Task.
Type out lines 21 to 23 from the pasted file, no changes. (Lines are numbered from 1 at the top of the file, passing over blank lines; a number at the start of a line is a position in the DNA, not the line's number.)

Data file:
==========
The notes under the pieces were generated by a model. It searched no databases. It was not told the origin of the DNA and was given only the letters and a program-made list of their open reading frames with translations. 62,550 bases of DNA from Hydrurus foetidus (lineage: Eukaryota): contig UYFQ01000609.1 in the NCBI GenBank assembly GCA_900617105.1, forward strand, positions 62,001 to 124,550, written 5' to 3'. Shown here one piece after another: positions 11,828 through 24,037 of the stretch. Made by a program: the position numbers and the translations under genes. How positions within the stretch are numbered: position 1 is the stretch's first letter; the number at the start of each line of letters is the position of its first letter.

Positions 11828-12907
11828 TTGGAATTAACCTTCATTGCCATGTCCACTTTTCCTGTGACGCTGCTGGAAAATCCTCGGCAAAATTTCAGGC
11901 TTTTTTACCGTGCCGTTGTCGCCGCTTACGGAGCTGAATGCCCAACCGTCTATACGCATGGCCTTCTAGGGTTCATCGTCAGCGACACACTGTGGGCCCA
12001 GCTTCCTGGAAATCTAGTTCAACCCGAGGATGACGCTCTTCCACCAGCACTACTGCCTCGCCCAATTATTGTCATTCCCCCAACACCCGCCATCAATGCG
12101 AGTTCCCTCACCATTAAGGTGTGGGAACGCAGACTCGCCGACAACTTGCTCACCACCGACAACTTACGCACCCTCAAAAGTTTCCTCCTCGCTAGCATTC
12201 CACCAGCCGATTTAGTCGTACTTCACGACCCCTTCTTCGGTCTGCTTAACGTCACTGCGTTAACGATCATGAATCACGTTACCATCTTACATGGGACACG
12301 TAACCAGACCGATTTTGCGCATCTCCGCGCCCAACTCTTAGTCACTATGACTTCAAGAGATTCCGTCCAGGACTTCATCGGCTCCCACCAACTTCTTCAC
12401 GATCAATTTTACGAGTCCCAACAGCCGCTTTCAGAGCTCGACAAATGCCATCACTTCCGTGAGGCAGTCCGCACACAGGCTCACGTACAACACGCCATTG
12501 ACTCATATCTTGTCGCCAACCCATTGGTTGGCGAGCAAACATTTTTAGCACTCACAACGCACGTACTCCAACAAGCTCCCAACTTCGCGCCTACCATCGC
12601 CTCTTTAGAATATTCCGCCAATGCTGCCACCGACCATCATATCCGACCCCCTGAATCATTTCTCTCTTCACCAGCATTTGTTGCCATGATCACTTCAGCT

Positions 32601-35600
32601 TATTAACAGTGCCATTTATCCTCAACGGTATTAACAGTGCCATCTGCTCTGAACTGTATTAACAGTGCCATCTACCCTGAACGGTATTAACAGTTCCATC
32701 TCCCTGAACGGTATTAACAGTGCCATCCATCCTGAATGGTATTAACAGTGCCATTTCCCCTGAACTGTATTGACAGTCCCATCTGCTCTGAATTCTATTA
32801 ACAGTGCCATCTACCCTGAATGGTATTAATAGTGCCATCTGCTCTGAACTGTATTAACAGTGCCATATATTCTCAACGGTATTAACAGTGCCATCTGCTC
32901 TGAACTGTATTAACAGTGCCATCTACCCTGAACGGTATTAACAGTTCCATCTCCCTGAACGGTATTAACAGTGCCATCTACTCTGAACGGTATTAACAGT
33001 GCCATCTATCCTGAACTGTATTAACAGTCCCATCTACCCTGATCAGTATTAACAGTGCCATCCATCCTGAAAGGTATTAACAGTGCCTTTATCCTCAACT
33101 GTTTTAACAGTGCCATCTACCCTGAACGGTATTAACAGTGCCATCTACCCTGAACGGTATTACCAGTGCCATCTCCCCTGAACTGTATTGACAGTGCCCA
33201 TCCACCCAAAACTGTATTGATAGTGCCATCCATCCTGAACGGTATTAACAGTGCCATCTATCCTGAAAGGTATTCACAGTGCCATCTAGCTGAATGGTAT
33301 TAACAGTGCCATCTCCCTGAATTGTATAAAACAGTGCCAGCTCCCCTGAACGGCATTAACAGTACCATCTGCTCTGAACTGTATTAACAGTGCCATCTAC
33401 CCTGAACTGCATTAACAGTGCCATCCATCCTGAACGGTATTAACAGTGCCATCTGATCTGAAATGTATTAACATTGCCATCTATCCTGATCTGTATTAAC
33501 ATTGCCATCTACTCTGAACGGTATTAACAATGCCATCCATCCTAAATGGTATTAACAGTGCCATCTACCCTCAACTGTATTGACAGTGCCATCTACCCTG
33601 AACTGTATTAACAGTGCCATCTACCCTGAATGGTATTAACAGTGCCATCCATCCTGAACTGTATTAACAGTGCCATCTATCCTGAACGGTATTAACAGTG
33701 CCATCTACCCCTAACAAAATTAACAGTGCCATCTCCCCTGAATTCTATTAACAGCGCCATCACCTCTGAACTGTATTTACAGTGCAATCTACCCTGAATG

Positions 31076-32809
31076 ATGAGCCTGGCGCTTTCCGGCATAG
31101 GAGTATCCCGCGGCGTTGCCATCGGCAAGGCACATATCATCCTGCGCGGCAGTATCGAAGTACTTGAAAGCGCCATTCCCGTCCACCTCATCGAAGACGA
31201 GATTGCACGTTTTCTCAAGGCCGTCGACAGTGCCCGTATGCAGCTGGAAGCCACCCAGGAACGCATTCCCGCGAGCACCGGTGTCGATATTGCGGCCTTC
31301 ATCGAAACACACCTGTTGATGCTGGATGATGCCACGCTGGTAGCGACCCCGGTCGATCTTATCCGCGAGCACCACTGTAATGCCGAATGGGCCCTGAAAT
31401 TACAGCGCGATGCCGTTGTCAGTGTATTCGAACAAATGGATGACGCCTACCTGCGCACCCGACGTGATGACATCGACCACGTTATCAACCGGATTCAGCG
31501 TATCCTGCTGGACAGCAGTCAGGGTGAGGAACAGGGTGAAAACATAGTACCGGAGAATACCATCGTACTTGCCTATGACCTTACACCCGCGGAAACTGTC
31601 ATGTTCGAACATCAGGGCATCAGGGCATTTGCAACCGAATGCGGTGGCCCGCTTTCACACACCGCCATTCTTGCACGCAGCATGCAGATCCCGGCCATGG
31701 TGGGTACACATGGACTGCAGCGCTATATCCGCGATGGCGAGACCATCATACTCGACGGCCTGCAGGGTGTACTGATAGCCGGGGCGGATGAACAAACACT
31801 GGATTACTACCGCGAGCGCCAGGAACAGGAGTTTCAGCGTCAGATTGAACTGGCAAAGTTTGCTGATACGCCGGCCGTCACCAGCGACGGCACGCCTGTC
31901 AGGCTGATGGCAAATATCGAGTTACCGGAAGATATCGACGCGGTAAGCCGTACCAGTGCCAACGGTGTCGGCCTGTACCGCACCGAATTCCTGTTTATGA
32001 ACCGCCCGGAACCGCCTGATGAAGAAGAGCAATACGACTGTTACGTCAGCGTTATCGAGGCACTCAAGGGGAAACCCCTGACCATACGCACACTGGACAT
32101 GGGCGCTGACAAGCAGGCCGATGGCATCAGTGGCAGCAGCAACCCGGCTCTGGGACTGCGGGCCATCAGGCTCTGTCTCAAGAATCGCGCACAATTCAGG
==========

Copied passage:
33401 CCTGAACTGCATTAACAGTGCCATCCATCCTGAACGGTATTAACAGTGCCATCTGATCTGAAATGTATTAACATTGCCATCTATCCTGATCTGTATTAAC
33501 ATTGCCATCTACTCTGAACGGTATTAACAATGCCATCCATCCTAAATGGTATTAACAGTGCCATCTACCCTCAACTGTATTGACAGTGCCATCTACCCTG
33601 AACTGTATTAACAGTGCCATCTACCCTGAATGGTATTAACAGTGCCATCCATCCTGAACTGTATTAACAGTGCCATCTATCCTGAACGGTATTAACAGTG